M.I.T. adds credentialing to its online course program

by Grace

M.I.T. has enhanced its long-standing free online course program.

But the new “M.I.T.x” interactive online learning platform will go further, giving students access to online laboratories, self-assessments and student-to-student discussions.

CREDENTIAL for demonstrating mastery of the subjects taught!

While access to the software will be free, there will most likely be an “affordable” charge, not yet determined, for a credential.

“I think for someone to feel they’re earning something, they ought to pay something, but the point is to make it extremely affordable,” Mr. Reif said. “The most important thing is that it’ll be a certificate that will clearly state that a body sanctioned by M.I.T. says you have gained mastery.”

The certificate will not be a regular M.I.T. degree, but rather a credential bearing the name of a new not-for-profit body to be created within M.I.T; revenues from the credentialing, officials said, would go to support the M.I.T.x platform and to further M.I.T’s mission.

Will employers buy it?

“It seems like a very big deal because the traditional higher education reaction to online programs was, yeah, but it’s not a credential,” said Richard DeMillo, director of the Center for 21st Century Universities at the Georgia Institute of Technology. “So I think M.I.T. offering a credential will make quite a splash. If I were still in industry and someone came in with an M.I.T.x credential, I’d take it.”

Related:  Is higher education on track to lose its credentialing monopoly?


10 Responses to “M.I.T. adds credentialing to its online course program”

  1. Didn’t know that. I’ve heard so much positive about it, but never heard it roundly criticized. I’ve never looked at a course myself.


  2. The quality of the OCW courses varies by course (of course…), and I think it may vary by when the course was added to OCW. Anyway, turns out that OCW is most often used as a supplement to a course someone is taking elsewhere. That’s the way I used it last year when taking a class at a different university, and the way current MIT students use it as well.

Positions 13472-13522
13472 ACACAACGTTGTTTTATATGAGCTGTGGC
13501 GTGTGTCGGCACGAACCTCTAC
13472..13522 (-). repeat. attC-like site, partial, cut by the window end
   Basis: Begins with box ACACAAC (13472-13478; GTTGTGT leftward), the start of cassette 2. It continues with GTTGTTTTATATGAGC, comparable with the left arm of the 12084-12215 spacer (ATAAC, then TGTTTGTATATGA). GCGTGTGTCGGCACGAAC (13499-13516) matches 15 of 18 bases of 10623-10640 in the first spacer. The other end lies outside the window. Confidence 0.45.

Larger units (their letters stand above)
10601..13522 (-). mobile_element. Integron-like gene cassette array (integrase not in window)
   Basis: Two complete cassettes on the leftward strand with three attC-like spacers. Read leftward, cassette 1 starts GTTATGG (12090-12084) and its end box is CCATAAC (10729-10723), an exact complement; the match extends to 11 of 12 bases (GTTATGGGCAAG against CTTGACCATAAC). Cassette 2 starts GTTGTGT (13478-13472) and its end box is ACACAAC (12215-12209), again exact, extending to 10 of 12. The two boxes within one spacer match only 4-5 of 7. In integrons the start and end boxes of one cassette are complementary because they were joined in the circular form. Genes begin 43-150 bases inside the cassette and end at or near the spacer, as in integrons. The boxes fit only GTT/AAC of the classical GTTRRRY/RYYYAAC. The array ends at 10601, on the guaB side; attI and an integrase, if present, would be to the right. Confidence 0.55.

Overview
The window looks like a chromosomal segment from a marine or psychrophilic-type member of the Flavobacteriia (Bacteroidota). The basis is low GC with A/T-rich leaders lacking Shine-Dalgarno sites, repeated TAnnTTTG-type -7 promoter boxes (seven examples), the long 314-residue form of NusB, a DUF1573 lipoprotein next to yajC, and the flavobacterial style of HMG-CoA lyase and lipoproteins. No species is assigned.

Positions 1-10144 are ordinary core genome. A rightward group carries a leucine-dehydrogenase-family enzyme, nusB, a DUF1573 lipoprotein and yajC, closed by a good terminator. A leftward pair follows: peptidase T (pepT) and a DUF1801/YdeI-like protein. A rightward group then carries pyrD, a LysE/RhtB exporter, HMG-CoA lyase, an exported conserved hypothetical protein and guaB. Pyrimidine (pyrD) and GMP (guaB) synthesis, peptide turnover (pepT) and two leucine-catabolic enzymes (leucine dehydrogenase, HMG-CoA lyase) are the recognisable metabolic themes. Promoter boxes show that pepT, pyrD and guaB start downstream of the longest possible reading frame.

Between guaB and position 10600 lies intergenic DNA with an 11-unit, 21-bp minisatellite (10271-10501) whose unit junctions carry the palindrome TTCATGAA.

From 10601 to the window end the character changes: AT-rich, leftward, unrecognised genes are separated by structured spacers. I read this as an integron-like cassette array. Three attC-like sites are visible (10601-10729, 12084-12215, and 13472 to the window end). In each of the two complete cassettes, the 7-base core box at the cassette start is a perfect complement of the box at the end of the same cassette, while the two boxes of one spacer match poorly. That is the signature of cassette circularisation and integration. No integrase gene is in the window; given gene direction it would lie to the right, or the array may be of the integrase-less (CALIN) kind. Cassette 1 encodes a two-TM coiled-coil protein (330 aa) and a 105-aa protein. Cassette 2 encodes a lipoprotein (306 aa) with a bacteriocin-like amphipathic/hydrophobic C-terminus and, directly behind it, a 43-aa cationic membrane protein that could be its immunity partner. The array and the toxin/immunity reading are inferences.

IMO, one interesting aspect to this MITx thing is that MIT is going to make the course software infrastructure open-source.


  3. The Stanford online AI course was a stripped-down course (missing the projects where the students at Stanford actually did the learning), but the machine learning course was supposedly the full course.

    The state universities have been doing non-degree credentials for decades. I know that UCSC Extension has had a bioinformatics credential (which is very watered down from a bioinformatics degree and does not include any courses taught by UCSC bioinformatics faculty) for at least 10 years. These credentials are seen as valuable by industry, like continuing education credits for any professional. They don’t usually replace degrees, but serve as supplements to them, particularly for older engineers to show that they are keeping up with current technology.


  4. Bonnie, I checked out Gudzial’s posts and have two follow-up comments.

    1. Maybe MITx, with its online labs and student forums, is a step towards making Open Courseware closer to a real class, although I don’t see it actually replicating MIT’s traditional courses just yet.

    2. The whole “flipping the classroom” discussions keep bringing up how teachers no longer have to lecture and can spend time on more interesting stuff. In theory this may be attractive, but many of us fear that in practice it will simply mean teachers completely putting off the the responsibility to teach and instead focusing on wasteful class activities. Kitchen Table Math has a post on that and here’s one comment.

    I’ve complained before, and will again: does Khan REALLY THINK that the biggest problem in today’s schools is TOO MUCH LECTURE?

    Because if KA is just going to be used by schools so that conventional schools can do even more charades, puppetry, and baking than they do already, I’m against it.


    And I also posted this. https://costofcollege.wordpress.com/2011/12/05/more-classrooms-trying-khan-academy-finding-it-better-than-group-projects/